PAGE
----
Wednesday 19 September 2018 - Monocle Minute | Monocle

Wednesday. 19/9/2018

The Monocle Minute

Image: Getty Images


Eat your words

While more than two million citizens continue to flee Venezuela and recent studies reveal that nine in 10 adults are living in poverty, the country’s president Nicolás Maduro splurges on expensive rib-eye steak and smokes Cuban cigars in Istanbul. In the latest update from the South American state, Maduro has sparked rancour after videos of him dining at luxury steakhouse Nusr-Et, owned by internet-famous butcher Nusret Gokce (AKA Salt-Bae), were shared online by the chef. And this isn’t the first time: on a live TV address last year, Maduro snuck bites from an empanada that he pulled from a desk drawer, causing consternation in a country where supermarket shelves are largely empty and the economy is in freefall. The president’s habit of gorging in public does little to inspire confidence in the leader’s capabilities.

Image: Getty Images


A cut above

Asia remains the strongest market for gems. The record $82bn sales of diamonds last year were mostly fuelled by wealthy individuals who will continue to be a dominant force in the global high-end jewellery market, a recent Lifestyle Index from Swiss bank Julius Bär has found. “Asian investors tend to be more open to having 5 to 10 per cent of alternative assets, such as rare stones and designer jewellery, in their investment portfolio,” says Pearlyn Wong, executive director of the investment research team at Julius Bär. But being a collector in China isn’t that easy, with Shanghai coming in as the most expensive city to buy high-end bling (from the Swiss bank’s list of 11 cities in Asia). “That’s why more well-heeled clients do their shopping at auctions in Hong Kong – not just to avoid the high import tariffs in China but also for more rare and exclusive gems,” says Wong.

Image: Shutterstock


Tit for tat

Italy’s northern region of South Tyrol, with its ragged peaks, is providing a suitably dramatic backdrop for tensions between two of the continent’s political heavyweights: Italy and Austria. Italy is irked (to the extent that its foreign minister has cancelled a forthcoming bilateral meeting) by its northern neighbour’s decision to move ahead with the decision to grant citizenship to the region’s inhabitants, 62 per cent of whom speak German. Italy has managed to cite the Austrian gesture as an act of revenge for recent celebrations marking the anniversary of the First World War, which goes to the heart of the sensitivities: the region was part of the Austro-Hungarian empire until 1918. Whether the decision has got to do with the centenary or not, it is an idea that has reopened old wounds.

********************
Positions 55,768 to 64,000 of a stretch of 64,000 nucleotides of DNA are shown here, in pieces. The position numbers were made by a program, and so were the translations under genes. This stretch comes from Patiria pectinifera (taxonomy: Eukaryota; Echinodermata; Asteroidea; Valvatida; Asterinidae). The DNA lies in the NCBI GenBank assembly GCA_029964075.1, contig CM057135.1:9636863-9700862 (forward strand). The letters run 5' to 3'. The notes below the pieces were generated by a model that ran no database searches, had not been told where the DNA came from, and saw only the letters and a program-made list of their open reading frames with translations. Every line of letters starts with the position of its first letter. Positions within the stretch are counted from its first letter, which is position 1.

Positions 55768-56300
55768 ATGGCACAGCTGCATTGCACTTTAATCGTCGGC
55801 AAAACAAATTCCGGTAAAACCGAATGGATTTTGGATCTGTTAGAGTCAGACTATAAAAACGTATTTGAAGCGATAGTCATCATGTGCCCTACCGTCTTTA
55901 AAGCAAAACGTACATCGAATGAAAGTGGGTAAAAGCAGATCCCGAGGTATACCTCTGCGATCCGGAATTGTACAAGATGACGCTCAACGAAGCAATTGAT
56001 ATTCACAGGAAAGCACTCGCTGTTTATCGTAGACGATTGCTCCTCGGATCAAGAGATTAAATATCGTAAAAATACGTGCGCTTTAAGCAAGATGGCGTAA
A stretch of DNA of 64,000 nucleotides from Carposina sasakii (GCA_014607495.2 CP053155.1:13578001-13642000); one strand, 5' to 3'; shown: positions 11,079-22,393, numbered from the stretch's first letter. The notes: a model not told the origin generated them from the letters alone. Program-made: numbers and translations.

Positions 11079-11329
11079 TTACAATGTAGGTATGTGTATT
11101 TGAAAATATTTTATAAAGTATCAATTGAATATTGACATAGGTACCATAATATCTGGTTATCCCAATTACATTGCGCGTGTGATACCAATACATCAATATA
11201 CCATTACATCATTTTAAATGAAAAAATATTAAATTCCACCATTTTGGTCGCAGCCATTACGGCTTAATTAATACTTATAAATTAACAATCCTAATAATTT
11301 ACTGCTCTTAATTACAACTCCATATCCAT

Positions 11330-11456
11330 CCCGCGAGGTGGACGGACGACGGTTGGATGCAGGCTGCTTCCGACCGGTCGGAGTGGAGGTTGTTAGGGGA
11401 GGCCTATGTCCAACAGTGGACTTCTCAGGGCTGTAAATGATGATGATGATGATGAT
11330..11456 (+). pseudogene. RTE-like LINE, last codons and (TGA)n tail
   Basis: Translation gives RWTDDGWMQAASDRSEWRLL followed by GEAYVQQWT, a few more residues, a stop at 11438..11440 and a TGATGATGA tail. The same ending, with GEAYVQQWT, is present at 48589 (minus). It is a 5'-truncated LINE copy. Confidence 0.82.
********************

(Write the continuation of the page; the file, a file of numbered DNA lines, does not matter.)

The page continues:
Data turned off

We’re inundated by notifications and noise thanks to the mobile technology that we cart around in our pockets, while smartphones with ever-increasing computing power are being designed to further monopolise our attention. Swiss firm Punkt hopes its just-out Jasper Morrison-designed MP02 handset will limit how distracted we are by offering a simpler life. The device foregoes the frills (you use it simply to call or text) to help wean users off anxiety-inducing beeps and buzzes. But will a younger generation of tech-loving consumers get on board? “Well, it was two people of 19 and 20 who suggested turning the original house phone into a mobile in the first place,” said founder Petter Neby, speaking on Monday at a Monocle event in London to mark the launch.

Image: Shutterstock

Poznan, Old Town

Anna Siwecka tours the Polish city of Poznan – still under the tourist radar but full of culinary discoveries to be made.

Monocle Films / Brazil

São Paulo: building better cities

Brazil’s business capital has reinvented its city centre through clever urbanism. We meet the architects, gallery owners and transport visionaries powering this change.


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